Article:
Teenagers who cannot tear themselves away from the Internet, computer games or their mobile phone can get help from a new addiction service, a spokeswoman said Thursday.
A private London hospital has launched Britain's first dedicated technology addiction service for what it dubbed "screenagers", after parents complained their children were flying into a rage when told to turn off their computer.
Help will be offered through intensive in-patient, day care or group therapy to children as young as 12, although it is aimed at 15 to 17-year-olds, amid increasing concern about the amount of time they spend in front of a screen.
"I've been contacted by parents who see their children going into a rage when they're told to turn off their computer," Richard Graham, lead consultant at Capio Nightingale Hospital, told the London Evening Standard.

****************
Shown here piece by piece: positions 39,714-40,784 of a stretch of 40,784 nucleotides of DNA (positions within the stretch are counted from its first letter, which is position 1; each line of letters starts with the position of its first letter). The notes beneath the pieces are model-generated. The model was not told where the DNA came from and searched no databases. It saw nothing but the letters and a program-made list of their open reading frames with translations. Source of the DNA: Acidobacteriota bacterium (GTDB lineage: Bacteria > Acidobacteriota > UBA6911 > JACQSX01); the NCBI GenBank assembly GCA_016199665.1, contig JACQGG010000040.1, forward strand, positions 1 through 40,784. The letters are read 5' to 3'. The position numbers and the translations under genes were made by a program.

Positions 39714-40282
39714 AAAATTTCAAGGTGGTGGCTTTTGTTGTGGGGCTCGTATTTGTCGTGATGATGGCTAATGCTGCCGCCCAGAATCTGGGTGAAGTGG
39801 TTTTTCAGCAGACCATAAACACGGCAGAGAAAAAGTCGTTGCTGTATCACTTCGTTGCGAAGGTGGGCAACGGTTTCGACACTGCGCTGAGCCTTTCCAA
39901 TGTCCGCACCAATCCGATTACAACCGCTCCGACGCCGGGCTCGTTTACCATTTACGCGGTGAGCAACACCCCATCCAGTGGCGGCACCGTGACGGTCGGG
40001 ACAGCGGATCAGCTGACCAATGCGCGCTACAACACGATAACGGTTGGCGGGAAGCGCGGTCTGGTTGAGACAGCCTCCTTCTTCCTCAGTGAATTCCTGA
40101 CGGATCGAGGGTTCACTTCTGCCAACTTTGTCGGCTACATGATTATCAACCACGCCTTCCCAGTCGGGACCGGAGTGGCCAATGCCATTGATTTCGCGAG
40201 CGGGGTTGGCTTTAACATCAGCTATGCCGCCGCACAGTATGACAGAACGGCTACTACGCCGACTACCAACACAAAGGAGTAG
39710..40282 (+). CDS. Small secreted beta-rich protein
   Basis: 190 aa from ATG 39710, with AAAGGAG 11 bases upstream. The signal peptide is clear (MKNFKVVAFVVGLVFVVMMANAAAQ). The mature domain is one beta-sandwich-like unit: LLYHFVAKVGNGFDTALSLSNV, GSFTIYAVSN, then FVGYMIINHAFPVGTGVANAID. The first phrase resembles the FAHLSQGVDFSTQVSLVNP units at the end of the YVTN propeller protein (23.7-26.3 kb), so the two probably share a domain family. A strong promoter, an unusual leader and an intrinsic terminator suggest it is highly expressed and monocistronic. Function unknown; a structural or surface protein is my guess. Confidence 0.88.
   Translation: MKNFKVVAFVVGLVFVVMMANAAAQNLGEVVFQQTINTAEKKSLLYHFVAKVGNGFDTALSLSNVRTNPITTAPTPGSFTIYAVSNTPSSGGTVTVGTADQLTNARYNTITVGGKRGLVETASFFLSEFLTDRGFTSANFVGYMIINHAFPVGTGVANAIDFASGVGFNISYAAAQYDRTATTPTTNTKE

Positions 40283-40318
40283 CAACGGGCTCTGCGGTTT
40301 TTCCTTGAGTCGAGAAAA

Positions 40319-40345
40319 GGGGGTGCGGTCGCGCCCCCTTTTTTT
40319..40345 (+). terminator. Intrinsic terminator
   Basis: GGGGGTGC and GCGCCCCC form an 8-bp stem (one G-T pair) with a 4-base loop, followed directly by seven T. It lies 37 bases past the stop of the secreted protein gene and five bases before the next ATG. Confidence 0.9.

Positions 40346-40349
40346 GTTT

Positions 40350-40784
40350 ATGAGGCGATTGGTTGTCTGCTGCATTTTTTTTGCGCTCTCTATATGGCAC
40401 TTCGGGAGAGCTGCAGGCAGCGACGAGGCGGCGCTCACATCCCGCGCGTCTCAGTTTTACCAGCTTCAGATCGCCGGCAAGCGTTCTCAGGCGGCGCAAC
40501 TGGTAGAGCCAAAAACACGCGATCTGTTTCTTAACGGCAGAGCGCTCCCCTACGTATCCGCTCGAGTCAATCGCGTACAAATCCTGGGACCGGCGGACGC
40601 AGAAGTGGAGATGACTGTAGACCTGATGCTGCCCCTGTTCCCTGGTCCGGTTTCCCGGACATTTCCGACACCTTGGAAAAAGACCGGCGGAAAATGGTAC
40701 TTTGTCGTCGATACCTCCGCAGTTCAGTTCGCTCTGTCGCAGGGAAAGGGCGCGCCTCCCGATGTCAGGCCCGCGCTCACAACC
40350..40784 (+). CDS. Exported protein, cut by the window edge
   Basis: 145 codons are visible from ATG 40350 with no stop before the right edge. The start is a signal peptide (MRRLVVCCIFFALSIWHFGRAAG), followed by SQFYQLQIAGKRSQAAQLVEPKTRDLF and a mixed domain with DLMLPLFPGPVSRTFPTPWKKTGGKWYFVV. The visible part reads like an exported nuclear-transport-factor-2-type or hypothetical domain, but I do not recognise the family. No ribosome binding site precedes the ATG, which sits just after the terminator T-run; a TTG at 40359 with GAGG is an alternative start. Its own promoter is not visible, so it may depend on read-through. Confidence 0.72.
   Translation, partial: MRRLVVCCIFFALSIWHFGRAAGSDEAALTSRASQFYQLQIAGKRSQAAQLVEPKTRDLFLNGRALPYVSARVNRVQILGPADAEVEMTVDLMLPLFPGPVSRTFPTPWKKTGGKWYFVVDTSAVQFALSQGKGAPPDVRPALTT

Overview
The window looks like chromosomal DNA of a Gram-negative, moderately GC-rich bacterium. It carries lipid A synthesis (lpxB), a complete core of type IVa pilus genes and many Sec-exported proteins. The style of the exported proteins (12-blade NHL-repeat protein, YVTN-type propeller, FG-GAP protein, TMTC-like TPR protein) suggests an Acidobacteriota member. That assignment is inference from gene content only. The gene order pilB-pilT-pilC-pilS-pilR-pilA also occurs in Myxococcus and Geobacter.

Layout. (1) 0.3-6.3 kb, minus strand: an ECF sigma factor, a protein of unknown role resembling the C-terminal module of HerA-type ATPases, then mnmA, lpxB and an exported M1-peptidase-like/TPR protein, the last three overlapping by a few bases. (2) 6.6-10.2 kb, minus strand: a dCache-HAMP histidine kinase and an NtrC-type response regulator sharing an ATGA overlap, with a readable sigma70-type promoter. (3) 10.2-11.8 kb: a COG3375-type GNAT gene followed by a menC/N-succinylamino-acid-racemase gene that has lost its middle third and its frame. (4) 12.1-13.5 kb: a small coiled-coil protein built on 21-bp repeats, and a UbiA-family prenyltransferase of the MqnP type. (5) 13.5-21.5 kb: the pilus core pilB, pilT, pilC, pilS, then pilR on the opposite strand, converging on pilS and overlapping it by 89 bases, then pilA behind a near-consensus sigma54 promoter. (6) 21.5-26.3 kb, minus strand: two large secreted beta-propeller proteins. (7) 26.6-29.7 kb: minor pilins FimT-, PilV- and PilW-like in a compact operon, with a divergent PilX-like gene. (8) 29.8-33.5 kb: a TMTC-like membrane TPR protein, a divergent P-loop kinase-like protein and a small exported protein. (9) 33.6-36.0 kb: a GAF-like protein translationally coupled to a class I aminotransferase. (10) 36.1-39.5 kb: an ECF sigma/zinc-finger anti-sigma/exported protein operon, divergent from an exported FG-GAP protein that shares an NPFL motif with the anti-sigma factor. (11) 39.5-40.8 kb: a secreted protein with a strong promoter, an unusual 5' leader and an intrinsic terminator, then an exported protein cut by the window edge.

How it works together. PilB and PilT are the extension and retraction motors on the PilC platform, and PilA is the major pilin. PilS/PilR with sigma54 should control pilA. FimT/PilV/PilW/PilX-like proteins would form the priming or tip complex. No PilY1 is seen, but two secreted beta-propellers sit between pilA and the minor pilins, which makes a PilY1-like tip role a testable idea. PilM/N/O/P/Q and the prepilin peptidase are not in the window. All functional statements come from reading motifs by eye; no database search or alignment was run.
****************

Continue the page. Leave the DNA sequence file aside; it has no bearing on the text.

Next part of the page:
"Some end up having to call the police."
He said children played some computer games for the social contact, adding: "It gives them a sense of connection so they end up playing all the time."
Teens will be encouraged to switch off technology and interact with people face-to-face rather than online, a hospital spokeswoman said, and also helped with any problems caused by their habits, including cyber-bullying.
She cited research showing that adults who spent too much time online suffered physically and mentally, while young people became agitated and had difficulty concentrating, and ultimately could become depressed.
"Mental health services need to adapt quickly to the changing worlds that young people inhabit, and understand just how seriously their lives can be impaired by unregulated time online, on-screen or in-game," Graham said.
In a statement, he said he hoped the service "will address the underlying causes of this addiction to transform screenagers back into teenagers".